It is an index consisting of the sum of the standardised percentages in respondents’ census tracts of female-headed households, residents living in the area <5 years, foreign-born residents and renters.41 Single-parent households are significantly more likely than two-parent households to be poor.42 Poverty, particularly among single mothers, is a strong risk factor for the lack of social support that might buffer the stress resulting from competing demands of supporting their families financially, parenting and other life tasks.43–45 This constellation of adversity may contribute to role overload.46 Higher proportions of households in these circumstances may mean fewer adults able to act as long-term, stable, dependable sources of emotional and adaptive social support or consistently enforced norms of prosocial behaviour.6 47 Cultural and linguistic barriers in neighbourhoods with high proportions of immigrants,47 48 and the residential instability and turnover that frequently characterise renters, may likewise make it difficult to develop and maintain such ties.17 47 48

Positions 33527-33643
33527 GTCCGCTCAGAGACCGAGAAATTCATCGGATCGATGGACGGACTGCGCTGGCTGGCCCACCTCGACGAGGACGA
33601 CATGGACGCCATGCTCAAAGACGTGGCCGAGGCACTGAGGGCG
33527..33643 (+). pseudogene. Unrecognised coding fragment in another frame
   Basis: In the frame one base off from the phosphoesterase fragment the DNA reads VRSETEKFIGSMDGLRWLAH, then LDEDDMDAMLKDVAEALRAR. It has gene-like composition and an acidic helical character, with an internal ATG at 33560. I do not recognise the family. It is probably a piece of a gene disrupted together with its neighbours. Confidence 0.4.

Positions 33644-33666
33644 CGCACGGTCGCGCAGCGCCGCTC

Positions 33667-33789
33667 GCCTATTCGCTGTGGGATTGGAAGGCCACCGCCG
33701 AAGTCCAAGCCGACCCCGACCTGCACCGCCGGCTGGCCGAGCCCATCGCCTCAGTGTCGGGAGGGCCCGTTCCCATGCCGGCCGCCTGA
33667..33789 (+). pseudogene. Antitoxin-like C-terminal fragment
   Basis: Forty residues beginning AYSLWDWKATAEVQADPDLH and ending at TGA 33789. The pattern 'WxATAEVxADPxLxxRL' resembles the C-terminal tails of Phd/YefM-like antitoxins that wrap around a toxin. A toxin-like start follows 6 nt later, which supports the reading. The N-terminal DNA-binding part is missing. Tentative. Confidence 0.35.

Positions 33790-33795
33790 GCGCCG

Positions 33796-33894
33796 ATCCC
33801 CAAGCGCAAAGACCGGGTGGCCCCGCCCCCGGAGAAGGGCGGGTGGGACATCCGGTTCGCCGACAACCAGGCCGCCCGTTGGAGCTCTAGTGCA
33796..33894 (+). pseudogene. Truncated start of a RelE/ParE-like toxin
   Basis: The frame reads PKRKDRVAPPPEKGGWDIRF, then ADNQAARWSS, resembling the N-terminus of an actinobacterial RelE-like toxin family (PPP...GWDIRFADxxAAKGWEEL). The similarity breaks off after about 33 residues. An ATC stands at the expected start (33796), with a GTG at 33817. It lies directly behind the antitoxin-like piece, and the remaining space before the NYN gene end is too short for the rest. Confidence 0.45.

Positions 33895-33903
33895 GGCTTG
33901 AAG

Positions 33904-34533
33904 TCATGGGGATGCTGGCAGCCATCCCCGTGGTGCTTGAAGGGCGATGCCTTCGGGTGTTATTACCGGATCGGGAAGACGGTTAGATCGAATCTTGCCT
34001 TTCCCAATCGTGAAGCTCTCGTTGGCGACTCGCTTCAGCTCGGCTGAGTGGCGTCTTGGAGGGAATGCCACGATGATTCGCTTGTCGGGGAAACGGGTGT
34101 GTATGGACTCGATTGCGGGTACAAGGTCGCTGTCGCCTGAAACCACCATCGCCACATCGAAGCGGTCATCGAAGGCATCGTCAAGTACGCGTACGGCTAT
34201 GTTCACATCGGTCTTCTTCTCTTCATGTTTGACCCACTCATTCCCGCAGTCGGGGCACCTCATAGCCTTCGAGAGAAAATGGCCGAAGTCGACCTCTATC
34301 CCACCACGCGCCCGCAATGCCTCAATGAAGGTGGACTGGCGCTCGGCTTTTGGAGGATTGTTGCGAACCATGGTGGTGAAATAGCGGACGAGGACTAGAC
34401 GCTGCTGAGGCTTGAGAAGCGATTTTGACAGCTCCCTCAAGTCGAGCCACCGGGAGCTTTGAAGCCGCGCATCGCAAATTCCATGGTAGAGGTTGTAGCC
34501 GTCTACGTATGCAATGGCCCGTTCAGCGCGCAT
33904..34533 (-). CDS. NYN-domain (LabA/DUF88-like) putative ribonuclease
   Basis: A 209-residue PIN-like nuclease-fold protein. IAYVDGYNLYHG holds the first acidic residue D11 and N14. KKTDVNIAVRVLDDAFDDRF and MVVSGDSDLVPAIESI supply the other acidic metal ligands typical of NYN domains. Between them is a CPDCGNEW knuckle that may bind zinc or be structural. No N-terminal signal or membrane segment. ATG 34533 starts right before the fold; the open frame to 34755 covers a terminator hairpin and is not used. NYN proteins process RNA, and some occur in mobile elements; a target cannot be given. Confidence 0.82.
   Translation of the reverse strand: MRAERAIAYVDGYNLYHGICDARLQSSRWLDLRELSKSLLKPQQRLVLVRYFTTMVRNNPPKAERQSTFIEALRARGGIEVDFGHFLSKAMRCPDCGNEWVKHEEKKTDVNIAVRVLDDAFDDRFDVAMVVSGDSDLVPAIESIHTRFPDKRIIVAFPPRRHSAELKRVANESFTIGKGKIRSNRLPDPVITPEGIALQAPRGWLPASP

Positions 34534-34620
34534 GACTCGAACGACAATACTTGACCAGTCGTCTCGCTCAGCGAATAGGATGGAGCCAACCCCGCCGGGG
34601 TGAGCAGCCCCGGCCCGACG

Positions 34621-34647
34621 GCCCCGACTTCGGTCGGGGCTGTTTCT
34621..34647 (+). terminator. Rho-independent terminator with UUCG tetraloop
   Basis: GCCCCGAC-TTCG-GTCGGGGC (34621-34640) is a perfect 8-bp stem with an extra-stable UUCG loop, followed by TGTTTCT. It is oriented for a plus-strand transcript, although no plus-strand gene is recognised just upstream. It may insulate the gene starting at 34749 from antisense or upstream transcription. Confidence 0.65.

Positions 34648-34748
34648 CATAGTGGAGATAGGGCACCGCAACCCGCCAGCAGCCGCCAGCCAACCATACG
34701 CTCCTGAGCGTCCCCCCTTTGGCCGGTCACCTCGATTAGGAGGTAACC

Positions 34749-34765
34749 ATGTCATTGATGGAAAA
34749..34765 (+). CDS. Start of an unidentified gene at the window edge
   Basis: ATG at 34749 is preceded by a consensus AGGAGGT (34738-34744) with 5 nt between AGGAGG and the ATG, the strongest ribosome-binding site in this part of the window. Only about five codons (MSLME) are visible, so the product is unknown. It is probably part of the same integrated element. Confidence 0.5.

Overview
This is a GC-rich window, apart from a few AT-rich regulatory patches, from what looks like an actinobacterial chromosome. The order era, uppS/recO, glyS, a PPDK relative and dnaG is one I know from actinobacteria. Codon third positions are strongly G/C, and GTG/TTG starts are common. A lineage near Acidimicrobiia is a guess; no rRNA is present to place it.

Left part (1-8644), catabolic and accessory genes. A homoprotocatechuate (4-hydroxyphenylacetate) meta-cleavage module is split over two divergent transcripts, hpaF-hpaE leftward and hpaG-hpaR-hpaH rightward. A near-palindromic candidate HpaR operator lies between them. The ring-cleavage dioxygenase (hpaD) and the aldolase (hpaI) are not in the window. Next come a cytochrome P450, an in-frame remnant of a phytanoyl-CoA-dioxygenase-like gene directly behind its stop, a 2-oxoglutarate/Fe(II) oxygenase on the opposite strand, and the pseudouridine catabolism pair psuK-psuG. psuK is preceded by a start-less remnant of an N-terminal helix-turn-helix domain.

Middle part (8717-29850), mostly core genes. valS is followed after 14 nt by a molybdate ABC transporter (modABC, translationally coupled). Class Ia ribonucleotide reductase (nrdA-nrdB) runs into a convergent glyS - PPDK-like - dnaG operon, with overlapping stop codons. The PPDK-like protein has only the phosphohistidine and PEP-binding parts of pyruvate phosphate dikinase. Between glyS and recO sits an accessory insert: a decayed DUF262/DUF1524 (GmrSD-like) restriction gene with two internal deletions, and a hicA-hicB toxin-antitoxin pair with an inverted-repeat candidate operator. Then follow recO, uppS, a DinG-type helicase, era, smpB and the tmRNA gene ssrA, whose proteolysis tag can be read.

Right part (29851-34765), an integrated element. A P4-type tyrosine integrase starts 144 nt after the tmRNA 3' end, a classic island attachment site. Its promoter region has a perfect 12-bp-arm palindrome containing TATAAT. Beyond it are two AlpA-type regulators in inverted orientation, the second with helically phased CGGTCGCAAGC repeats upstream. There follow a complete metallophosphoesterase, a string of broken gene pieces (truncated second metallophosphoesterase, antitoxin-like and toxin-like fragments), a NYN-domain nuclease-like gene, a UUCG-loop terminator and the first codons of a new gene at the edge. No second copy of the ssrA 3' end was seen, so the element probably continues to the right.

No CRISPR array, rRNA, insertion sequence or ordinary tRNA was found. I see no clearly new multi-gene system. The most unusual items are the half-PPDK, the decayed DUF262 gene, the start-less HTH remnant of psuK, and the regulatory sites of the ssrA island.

We assessed income inequality using the Gini Index.49 A value of 0 denotes perfect income equality, whereas a value of 1 denotes the scenario of all income accruing to one individual. Median household income in the ACS was adjusted for inflation to the final year covered by each relevant 5-year estimate (eg, 2014 for wave 4) using the Consumer Price Index.50 To enable the assessment of potentially non-linear associations between neighbourhood variables and depressive symptoms, we categorised the neighbourhood variables into quartiles of their distributions in the study sample for analysis.
Time-varying covariates adjusted for in the analyses were minority composition of the neighbourhood (proportion non-White) and respondent age. Respondent-level covariates ascertained at baseline were sex, race/ethnicity (Hispanic/Latino, Black/African-American, White, other), and family socioeconomic status measured using Health Behaviour School-Aged Family Affluence Scale.51 This scale is the summed score of four items querying family car (0, 1, 2+) and computer (0, 1, 2+) ownership, the past-year frequency of family vacations (0, 1, 2+) and whether respondents had their own bedrooms (0=no, 1=yes). Scores ranged from 0 to 7 and were categorised as low (0–4), moderate (5-6) or high (7).
Respondents successfully geocoded to census tracts who provided data on sex, family affluence, race/ethnicity, age and at least one measurement of depressive symptoms between waves 1 and 6 of the study were included in the analysis sample (n=2752). Among survey respondents at each wave, 18 of 2524 were missing geocodes at wave 1, 3 of 2395 at wave 3, 30 of 2177 at wave 4 and 6 of 2202 at wave 5.